DNA ‘Snapshot’ facial modeling–and predicting future Alzheimer’s risk

[grow_thumb image=”http://telecareaware.com/wp-content/uploads/2017/05/SNPSHT-Example-1-1024×972.jpg” thumb_width=”150″ /]It sounds like something from an episode of ‘Law & Order’ (US or UK), but extracting facial appearance and ancestry from a forensic DNA sample isn’t fiction anymore. Parabon NanoLabs was funded by the Defense Threat Reduction Agency (DTRA) to develop Snapshot originally to dismantle improvised explosive device networks in Iraq and Afghanistan. The methodology was then transferred to DNA analysis. Parabon uses data mining and advanced machine learning to predict how the single nucleotide polymorphisms of the genome will make someone appear. This appearance profiling includes eye color, skin color, hair color, face morphology, and detailed biogeographic ancestry (see left above). The forensic art alone can age up or down the subject, adding or subtracting glasses and facial hair. These factors have successfully focused investigations for over 80 law enforcement agencies. According to Armed with Science, Parabon is now transferring the technology to predict an individual’s lifetime risk of Alzheimer’s–certainly a revolutionary use in healthcare technology.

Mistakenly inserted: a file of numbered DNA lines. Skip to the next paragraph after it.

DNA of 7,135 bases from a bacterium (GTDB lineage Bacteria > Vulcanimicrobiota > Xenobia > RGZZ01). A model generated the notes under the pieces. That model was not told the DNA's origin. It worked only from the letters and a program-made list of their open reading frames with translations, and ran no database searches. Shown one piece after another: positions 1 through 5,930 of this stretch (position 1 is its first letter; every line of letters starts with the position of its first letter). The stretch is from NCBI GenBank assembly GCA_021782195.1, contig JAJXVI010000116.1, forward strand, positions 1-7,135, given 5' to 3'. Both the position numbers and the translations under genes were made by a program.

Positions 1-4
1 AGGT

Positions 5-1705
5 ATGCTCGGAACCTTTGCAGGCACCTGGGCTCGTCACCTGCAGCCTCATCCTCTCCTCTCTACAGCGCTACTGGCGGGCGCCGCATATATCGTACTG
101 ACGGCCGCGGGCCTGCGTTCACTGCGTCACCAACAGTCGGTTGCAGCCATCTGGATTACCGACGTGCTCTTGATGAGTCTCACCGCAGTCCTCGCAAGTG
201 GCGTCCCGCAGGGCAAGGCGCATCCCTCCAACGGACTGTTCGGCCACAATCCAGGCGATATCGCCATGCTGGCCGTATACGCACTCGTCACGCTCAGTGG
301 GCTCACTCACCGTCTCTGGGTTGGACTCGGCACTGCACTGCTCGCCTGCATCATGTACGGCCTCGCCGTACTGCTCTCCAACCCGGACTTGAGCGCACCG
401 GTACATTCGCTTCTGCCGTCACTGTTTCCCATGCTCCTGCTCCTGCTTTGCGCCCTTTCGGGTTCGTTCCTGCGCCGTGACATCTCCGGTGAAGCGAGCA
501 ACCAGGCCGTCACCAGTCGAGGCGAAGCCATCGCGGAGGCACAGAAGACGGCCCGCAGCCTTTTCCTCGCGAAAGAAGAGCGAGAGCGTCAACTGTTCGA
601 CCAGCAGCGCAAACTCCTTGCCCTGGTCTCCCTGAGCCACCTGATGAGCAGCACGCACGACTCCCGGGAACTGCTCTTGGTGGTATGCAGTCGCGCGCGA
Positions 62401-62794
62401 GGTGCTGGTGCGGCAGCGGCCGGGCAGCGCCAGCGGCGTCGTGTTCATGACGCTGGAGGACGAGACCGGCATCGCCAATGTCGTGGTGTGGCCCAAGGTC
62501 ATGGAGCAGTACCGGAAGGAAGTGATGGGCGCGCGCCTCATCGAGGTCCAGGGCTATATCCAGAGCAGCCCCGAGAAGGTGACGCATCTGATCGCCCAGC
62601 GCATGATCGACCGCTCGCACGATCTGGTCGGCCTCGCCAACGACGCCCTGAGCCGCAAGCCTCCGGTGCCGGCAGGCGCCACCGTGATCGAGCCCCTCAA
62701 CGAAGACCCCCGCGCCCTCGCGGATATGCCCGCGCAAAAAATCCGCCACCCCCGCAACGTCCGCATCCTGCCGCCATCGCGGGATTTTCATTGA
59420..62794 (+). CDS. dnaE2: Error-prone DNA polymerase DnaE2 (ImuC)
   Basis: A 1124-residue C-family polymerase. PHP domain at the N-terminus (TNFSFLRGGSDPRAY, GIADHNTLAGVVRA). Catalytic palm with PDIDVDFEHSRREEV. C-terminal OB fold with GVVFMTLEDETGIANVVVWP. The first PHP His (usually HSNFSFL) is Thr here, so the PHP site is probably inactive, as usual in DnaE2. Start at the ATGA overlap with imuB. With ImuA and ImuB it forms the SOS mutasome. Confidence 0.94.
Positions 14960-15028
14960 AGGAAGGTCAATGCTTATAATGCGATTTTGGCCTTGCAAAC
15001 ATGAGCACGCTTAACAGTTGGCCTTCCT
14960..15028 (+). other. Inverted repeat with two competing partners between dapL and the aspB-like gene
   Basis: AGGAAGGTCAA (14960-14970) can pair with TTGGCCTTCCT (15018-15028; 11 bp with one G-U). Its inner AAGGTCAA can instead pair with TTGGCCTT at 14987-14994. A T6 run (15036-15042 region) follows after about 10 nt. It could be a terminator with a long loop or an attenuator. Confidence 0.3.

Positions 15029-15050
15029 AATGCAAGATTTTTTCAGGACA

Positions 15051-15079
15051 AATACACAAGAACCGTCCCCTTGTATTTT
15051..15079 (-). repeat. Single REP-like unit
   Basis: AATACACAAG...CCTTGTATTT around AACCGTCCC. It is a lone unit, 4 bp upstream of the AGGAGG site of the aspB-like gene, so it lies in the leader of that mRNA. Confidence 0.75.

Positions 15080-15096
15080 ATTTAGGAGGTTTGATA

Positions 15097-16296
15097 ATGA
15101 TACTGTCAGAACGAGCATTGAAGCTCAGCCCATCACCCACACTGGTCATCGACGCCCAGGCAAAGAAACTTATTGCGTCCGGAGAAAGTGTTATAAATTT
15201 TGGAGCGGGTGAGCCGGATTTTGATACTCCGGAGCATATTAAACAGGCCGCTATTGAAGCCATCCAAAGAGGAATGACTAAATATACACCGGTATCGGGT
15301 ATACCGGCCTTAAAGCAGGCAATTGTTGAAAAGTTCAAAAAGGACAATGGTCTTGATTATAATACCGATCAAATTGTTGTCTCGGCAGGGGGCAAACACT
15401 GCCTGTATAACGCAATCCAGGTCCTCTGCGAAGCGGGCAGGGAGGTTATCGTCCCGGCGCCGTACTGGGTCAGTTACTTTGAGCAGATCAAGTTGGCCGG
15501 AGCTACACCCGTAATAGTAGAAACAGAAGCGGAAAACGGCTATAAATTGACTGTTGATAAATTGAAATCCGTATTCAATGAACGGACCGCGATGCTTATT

Polymers to prevent infections, binding molecules for detection

A multiple-university team along with the US Army’s Natick Soldier Research, Development & Engineering Center (NSRDEC) was granted a patent for antimicrobial polymers which could be used in wearables and in other products such as medical implants, filtration systems and paints. Surface-grafted antimicrobial polymers trap and kill bacteria either by itself or activated by light. Incorporating Antimicrobial Polymers to Protect Warfighters (Armed With Science)

Get your favorite PhD or biotech researcher to interpret this article, which describes an approach developed at the Defense Threat Reduction Agency (DTRA) and Joint Science and Technology Office (JSTO).  Biosensors for detection of chemical and biological threats and enable better post-exposure treatments use binding molecules on demand (BMOD–remember, this is the Army). Binding Molecules on Demand  and Could a Computer-designed Protein Protect Soldiers? Developers: think about combining the two to support better health in hospitals, transplant patients, older adults and those with compromised immune systems–or children in those petri dishes called ‘school’.